vitamin B12As you might imagine, I get into a lot of discussions about vitamin B12 on facebook and twitter, and also via email. Vegans have many good questions about this nutrient. And sometimes some not-so-good opinions about it.

This past year I found myself chatting with the editor of a vegan publication who insisted that my perspective on B12 supplements was outdated. She was convinced that supplements were unnecessary and knew this because of what she had learned on a holistic health cruise.

Okay, well I’ve never been on a holistic health cruise. And I have no doubt that some are better than others. It’s just that, when it comes to vacations, I lean more toward Yellowstone National Park or maybe poking around antique stores along the Maine coast. Whether or not those are the better choices, at least they aren’t sources of dangerous nutrition misinformation. And the idea that vegans don’t need to supplement with vitamin B12 is just that.

I don’t claim to know everything in the world about optimal nutrition for vegans. Nobody does. But based on the available evidence, I do know that—right now—the only responsible advice is for vegans to supplement with this nutrient. Current recommendations are for vegans to supplement with cyanocobalamin in one of the following three ways:

2.5 mcg two times per day

25-100 mcg daily

1,000 mcg two times per week

When I share this information on social media and elsewhere, people often want to know what brand of supplement I take and what brands I suggest. I’m currently taking a Safeway brand of vitamin B12 providing 1,000 mcg. I take it twice per week. It’s cheap and readily available. But when I started to dig around on the internet to find a few other brands to recommend, it turned out to be much more difficult than I expected.

I was looking for supplements that are vegan (which means no animal-derived fillers; the B12 itself is always vegan) and that provided cyanocobalamin. I also wanted one that doesn’t provide other nutrients.

Of the vegan supplements I found, most contained methylcobalamin, not cyano. And a few that contained cyanocobalamin provided a hefty dose of folic acid which may or may not be a problem.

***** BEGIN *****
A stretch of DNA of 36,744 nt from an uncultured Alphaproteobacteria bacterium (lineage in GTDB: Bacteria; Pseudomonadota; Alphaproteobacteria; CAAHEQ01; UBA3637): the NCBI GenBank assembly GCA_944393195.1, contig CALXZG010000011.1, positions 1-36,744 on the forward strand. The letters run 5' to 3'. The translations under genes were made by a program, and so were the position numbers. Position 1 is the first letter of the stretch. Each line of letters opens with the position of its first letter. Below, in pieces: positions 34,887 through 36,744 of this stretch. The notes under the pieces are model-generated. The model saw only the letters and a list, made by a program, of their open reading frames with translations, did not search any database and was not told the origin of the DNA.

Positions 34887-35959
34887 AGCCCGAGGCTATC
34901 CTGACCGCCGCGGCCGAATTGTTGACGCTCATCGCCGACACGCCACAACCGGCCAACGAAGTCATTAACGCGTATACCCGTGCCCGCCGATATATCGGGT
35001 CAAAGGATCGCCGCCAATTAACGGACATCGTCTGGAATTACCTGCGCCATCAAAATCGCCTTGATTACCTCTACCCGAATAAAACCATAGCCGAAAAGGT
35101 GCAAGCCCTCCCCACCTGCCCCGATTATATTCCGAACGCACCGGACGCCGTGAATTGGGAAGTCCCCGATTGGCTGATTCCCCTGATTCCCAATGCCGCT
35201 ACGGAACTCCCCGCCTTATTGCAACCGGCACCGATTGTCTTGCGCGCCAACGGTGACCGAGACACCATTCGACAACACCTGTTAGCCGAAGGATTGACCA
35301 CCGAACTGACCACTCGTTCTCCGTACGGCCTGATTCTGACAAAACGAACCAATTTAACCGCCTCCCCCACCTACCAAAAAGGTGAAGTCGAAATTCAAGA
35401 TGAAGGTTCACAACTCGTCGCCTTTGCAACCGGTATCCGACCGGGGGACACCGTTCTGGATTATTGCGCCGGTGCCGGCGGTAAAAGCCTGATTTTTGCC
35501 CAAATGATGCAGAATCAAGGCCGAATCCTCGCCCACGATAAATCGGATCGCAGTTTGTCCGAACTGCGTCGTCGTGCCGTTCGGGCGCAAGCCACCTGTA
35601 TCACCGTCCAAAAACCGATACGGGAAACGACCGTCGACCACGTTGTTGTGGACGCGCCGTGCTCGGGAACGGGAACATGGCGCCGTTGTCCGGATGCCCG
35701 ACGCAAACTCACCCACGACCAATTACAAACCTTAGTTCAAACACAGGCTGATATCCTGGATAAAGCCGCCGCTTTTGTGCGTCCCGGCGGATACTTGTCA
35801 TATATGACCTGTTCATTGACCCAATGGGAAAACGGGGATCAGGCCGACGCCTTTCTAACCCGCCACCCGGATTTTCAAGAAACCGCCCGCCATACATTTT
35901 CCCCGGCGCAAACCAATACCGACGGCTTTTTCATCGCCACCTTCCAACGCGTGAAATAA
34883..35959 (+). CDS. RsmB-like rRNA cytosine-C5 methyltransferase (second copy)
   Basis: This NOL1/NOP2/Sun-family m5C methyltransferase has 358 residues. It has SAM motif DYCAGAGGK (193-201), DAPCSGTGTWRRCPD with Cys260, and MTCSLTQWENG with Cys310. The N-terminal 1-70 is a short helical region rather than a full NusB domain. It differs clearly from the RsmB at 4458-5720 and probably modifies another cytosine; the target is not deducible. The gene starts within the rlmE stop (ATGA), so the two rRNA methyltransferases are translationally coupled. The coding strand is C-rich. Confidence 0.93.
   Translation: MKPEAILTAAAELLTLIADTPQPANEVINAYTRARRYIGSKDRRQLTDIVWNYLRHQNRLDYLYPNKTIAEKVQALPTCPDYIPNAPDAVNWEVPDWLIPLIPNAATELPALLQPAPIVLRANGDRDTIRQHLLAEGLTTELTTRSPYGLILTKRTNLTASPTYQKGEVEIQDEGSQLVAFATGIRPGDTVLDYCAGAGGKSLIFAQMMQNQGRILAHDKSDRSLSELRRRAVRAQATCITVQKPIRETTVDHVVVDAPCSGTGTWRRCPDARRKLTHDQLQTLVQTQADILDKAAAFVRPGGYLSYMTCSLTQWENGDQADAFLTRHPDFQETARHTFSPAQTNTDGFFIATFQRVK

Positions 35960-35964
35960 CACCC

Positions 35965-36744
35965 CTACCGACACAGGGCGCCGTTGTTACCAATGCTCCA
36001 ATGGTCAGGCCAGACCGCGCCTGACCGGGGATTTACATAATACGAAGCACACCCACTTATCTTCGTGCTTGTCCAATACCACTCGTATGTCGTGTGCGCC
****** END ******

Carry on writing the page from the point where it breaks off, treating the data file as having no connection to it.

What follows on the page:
Although there is some evidence that folic acid supplements could raise risk for cancer, the studies on this are conflicting. Still, it makes sense for vegans to err on the side of caution where these supplements are concerned. Our diets can provide plenty of folate (the natural form of the vitamin) and so we shouldn’t need to supplement with it. (The exceptions are pregnant women and women trying to get pregnant; they should take folic acid supplements.)

Many of the cyanocobalamin supplements seemed to be vegan, but it wasn’t always entirely clear that this was so. Almost all included stearate or magnesium stearate, ingredients that may or may not be vegan. Some brands, like mine from Safeway, specify “vegetable magnesium stearate,” but most simply don’t say.

Many readers of this blog are not concerned about these minute filler ingredients in which case any of the supplements below should be fine. But I’m providing the information about these ingredients for those who prefer to know.

With all of that in mind, here is a list of vitamin B12 supplements that provide cyanocobalamin with no additional nutrients.

These three brands appear to be vegan:

Spring Valley

Nature’s Bounty

Safeway Brand


These brands contain either stearate or magnesium stearate of undisclosed origin:

Nature Made

Twin Labs B12 dots


Source Naturals


If you know of other supplements to add to these lists, please share them below in the comments.